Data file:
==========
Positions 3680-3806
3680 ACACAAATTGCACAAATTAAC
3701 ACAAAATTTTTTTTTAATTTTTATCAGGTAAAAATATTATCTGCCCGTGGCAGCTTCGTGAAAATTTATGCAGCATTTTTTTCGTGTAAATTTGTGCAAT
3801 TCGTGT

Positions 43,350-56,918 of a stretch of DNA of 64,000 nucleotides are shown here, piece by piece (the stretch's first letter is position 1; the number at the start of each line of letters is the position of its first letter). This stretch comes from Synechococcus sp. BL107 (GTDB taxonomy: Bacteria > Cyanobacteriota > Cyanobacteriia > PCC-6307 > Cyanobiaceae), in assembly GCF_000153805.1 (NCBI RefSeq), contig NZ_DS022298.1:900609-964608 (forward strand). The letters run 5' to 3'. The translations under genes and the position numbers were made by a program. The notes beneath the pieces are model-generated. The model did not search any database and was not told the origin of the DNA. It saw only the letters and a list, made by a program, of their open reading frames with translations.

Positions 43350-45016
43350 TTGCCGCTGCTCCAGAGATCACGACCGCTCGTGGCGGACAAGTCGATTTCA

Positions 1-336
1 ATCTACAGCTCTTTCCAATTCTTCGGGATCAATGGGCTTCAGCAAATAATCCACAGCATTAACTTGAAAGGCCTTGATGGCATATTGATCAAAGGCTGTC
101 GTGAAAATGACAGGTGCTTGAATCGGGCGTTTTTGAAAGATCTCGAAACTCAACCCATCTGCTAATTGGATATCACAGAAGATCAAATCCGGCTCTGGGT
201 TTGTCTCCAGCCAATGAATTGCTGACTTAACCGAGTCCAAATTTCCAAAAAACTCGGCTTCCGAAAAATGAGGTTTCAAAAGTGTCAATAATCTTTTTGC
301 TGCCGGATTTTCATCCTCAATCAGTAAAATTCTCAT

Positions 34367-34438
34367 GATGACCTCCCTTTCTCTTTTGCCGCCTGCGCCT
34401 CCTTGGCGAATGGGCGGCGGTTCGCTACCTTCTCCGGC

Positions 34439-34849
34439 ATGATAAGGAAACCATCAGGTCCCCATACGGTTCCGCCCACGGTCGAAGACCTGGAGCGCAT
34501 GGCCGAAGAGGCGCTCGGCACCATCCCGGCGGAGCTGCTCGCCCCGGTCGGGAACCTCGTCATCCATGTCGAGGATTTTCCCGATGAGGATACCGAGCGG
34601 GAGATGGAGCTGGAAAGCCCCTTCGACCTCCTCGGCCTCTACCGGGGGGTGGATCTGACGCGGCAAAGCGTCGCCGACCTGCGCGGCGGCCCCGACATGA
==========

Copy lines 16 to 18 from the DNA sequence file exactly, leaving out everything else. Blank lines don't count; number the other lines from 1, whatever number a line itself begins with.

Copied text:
Positions 34439-34849
34439 ATGATAAGGAAACCATCAGGTCCCCATACGGTTCCGCCCACGGTCGAAGACCTGGAGCGCAT
34501 GGCCGAAGAGGCGCTCGGCACCATCCCGGCGGAGCTGCTCGCCCCGGTCGGGAACCTCGTCATCCATGTCGAGGATTTTCCCGATGAGGATACCGAGCGG